The cast includes a very young Jeremy Irons as Richardson's friend Alex, who spends all his time drinking and roaring about in his roadster. There's also a farm family (Peter Davison, Sherrie Hewson) who have gone through the school system. Beneath them is the brooding Blackie (Ralph Arliss) who works as an auto mechanic and part-time driver. Among this group, we see rivalries for Lydia, love won, love lost, and the changing fortunes of all as we head toward the Great Depression.
Don't be fooled. This is not a sappy love story. This is a complex story with complex characters. It's an achingly beautiful look lives intertwined.
Issued as a DVD set many years ago. I don't believe this has ever been "restored" or issued on Blu-ray.
I can see why Eileen Atkins had her name removed from this pretentious and dull story based on the love letters of Virginia Woolf and Vita Sackville-West.
Ridiculous casting from the get-go has 6-foot 3 amazon playing mousy little Woolf and a glamour puss playing the dour Sackville-West. These real-life writers were plain, unattractive women. The movie casts them as fashion models swanning about.
Boring narrative has them falling into a lesbian relationship while their husbands stand around. Everyone is so intellectual and mannered that you couldn't care less about them.
Woolf was nearly 50 when she published "Orlando"but is played here as a 30-something. Nothing rings true. Amid the dull acting we get endless scenes where the women stare blankly into the camera lens and read bits from their boring letters.
There's not an ounce of joy in these women. And what's with the damned animated vines growing (CGI) in living rooms? Another boring film directed by a woman trying to be all artsy fartsy.
Guy Fieri launches a show to award a chicken franchise to one of a group of unlikable dopes who preen and mug for the camera as they "compete" in a series of stupid stunts.
This is NOT a cooking show so don't be fooled. Whoever wins the franchise sure as hell won't be wearing a paper hat and cooking in it. It'll be staffed by the same under-educated people you see in every fast-food franchise.
The contestants are all self-obsessed blowhards and the "judging" is beyond ridiculous. A show for the selfie generation.
For whatever reason, Welles never let go of his vendetta against William Randolph Hearst. As if CITIZEN KANE was not enough, he continued to spew lies and rumors about Hearst for the rest of his life, probably because Hearst fought back against Welles' movie.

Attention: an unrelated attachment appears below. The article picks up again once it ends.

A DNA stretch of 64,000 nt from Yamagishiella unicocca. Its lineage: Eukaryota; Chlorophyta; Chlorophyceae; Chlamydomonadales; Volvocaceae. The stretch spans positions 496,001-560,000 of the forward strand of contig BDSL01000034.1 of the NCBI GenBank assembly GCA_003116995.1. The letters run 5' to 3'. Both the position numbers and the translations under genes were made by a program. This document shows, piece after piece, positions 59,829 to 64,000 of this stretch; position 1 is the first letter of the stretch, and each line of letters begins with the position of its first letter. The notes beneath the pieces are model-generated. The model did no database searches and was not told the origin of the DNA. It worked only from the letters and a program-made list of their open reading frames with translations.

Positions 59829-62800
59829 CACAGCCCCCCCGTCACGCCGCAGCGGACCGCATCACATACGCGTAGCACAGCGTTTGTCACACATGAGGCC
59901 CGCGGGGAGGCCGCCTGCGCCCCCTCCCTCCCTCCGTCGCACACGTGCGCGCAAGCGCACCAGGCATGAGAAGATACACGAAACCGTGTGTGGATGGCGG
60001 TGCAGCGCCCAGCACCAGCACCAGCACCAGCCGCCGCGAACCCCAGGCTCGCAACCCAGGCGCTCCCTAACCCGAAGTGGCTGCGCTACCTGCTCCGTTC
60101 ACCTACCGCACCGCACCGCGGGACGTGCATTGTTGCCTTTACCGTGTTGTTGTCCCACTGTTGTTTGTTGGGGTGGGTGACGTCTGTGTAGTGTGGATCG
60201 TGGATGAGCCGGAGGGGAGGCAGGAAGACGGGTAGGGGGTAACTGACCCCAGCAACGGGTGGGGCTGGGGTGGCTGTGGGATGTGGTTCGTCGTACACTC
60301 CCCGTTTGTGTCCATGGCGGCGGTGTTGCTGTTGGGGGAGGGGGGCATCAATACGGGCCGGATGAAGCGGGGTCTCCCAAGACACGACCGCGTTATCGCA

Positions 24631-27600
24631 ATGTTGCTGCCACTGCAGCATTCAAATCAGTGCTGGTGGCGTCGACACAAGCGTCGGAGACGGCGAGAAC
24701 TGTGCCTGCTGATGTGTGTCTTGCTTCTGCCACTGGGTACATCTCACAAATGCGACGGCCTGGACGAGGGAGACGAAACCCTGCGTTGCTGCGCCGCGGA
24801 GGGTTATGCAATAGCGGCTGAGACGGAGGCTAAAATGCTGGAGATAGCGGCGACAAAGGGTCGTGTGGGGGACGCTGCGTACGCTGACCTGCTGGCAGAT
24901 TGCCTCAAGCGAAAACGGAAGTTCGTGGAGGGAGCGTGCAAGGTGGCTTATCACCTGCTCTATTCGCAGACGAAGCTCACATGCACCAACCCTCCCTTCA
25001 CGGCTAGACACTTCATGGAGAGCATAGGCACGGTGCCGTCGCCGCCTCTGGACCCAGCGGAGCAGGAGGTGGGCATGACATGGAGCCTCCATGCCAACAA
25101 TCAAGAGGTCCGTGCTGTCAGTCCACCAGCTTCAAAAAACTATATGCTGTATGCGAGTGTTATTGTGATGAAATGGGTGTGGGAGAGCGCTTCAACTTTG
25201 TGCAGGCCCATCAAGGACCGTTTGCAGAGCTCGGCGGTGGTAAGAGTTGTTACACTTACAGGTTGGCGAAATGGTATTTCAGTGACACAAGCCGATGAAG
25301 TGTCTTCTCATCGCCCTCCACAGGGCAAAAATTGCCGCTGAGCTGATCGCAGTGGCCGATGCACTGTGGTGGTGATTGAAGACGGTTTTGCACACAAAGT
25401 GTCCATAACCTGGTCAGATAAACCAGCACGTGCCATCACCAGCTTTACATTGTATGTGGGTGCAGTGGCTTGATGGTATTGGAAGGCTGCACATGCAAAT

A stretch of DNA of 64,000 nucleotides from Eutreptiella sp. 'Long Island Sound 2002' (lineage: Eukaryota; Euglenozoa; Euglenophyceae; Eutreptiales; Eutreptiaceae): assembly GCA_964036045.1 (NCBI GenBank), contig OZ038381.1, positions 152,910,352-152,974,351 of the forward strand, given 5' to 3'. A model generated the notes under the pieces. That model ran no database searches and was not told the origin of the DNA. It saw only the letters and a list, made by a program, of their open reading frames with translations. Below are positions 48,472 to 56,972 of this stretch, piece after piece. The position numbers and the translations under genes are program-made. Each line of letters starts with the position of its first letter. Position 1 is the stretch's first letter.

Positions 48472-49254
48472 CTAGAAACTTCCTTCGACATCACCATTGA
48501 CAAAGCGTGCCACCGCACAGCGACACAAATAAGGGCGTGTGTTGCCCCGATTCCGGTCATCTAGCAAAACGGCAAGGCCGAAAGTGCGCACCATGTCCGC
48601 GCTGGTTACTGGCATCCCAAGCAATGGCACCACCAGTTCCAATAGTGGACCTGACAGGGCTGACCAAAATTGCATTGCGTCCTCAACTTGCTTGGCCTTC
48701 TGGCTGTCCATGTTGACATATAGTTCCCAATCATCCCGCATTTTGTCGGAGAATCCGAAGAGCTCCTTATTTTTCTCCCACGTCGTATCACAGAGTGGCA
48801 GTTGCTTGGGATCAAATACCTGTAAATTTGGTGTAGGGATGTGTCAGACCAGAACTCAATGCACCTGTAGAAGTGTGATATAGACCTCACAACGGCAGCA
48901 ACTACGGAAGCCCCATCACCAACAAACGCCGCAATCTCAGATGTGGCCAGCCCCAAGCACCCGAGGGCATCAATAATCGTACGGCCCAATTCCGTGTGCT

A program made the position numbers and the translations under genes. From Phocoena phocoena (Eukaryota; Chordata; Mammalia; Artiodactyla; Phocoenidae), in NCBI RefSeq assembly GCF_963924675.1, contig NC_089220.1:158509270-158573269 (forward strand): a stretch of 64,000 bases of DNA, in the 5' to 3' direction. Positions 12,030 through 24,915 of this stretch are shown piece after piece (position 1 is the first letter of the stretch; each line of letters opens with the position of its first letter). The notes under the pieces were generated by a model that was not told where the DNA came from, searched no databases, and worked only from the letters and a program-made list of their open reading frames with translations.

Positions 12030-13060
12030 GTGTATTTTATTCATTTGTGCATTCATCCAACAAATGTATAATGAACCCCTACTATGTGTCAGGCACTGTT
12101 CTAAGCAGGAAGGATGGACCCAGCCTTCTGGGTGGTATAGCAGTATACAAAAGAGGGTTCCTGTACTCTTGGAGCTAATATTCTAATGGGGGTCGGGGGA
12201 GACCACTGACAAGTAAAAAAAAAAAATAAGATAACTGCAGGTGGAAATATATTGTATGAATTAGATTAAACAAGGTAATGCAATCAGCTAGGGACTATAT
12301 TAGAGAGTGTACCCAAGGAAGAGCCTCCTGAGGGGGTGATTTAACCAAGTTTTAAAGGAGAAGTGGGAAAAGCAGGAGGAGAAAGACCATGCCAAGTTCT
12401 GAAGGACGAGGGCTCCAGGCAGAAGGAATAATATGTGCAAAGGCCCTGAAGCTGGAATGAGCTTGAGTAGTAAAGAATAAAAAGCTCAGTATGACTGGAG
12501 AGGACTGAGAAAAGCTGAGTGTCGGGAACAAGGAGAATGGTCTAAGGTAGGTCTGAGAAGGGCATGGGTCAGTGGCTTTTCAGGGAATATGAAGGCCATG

THE CAT'S MEOW is based on a rumor Welles purred into the ear of Peter Bogdanovich. Welles said that Kane was better than Hearst because Kane was not a murderer. He then claimed that Hearst had murdered Thomas Ince in 1924, blah blah blah.
Welles merely repeated the unfounded rumor that had been floating around for decades, spiced with a few lies, about the ill-fated yachting trip in November of 1924.
Yes the yachting trip included Hearst and Ince along with Marion Davies, Charlie Chaplin, Elinor Glyn, Louella Parsons and others. Welles had it that Hearst shot Ince, thinking he was Chaplin, in a jealous rage. More likely, Ince suffered a stomach ailment (he had ulcers) and became ill and died several days later.
Welles' story, elaborated by Bogdanovich, then claims that Parsons witnessed the story and blackmailed Hearst into a lifetime job. Hearst then supposedly had the power to demand the silence of everyone else onboard. Hmmmm, what could be wrong with this scenario?
So many holes in this plot. If Hearst was so jealous of Chaplin, why have him on the yachting trip? If Hearst was so jealous of Chaplin, why was Chaplin a frequent guest at San Simeon and Marion's famed Ocean House for the next decade?
The film would have you believe Chaplin wanted Davies for a supporting role in THE GOLD RUSH. Davies was a major star and NEVER got anything less than first billing. Davies would never have taken the saloon girl role under Chaplin. Davies had been the #1 female box office star of 1923. And Chaplin never appeared with a female star of equal stature.
The film casts Hearst as a maniac, totally out of control. There's no evidence that supports this. Hearst was so powerful via his media empire, he didn't have to pitch fits.
The film places Margaret Livingston onboard. Livingston, best remembered as the City Woman in SUNRISE, always denied she was there. Davies stated in her memoir she had never met Livingston. More likely, Davies' sisters and friends like Aileen Pringle, Eileen Percy, and Seena Owen were there. Hearst and Davies famously traveled with Davies' showbiz friends like Dorothy Mackaill and William Collier, Jr.
At the time of this trip, Hearst was not a big power in Hollywood since he and Davies had only moved to Hollywood that year. They didn't join MGM until 1925. While Hearst had his media power on the West Coast, it didn't extend to the movie colony.
Welles published an "apology" to Davies in the foreword to her memoir THE TIMES WE HAD, which was published more than a decade after her death, in which he claims he had never meant to demean her talent in KANE by his portrayal of her as the no-talent Susan Alexander character (but apparently he never said anything while she was alive). And Bogdanovich does Davies no favors in THE CAT'S MEOW.
In the movie she IS having an affair with Chaplin and admits she's just a gold digger and doesn't really love Hearst. In the clip of the movie they watch (it's supposed to be YOLANDA), Davies is depicted as a bad actress who clowns around constantly while filming. She's portrayed as the typical blonde bimbo. In real life, Davies was a hard-working actress and was a savvy film producer and businesswoman.
Don't even get me started on the atrocious Eddie Izzard as Chaplin.
Bottom line: what damage Welles inflicted on the careers and reputations of William Randolph Hearst and Marion Davies, Bogdanovich repeated and cemented with this film of lies.